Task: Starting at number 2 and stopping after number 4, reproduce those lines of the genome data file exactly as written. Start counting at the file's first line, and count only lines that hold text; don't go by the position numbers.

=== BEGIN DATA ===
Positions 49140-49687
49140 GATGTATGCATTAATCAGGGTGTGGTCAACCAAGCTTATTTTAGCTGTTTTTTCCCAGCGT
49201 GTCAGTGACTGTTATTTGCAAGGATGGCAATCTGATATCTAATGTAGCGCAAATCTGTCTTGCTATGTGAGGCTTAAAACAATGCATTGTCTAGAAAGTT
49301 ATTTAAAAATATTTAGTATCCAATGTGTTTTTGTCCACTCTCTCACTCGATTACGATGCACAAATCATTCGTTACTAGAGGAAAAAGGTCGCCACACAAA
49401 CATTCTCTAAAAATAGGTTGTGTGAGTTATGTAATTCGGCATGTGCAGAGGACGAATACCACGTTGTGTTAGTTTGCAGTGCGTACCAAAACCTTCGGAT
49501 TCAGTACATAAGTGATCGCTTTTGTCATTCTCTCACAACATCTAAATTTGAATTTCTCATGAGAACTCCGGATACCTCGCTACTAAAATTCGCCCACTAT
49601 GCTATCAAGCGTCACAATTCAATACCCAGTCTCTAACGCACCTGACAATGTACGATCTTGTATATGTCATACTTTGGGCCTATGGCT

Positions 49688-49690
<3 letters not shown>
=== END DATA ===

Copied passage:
49140 GATGTATGCATTAATCAGGGTGTGGTCAACCAAGCTTATTTTAGCTGTTTTTTCCCAGCGT
49201 GTCAGTGACTGTTATTTGCAAGGATGGCAATCTGATATCTAATGTAGCGCAAATCTGTCTTGCTATGTGAGGCTTAAAACAATGCATTGTCTAGAAAGTT
49301 ATTTAAAAATATTTAGTATCCAATGTGTTTTTGTCCACTCTCTCACTCGATTACGATGCACAAATCATTCGTTACTAGAGGAAAAAGGTCGCCACACAAA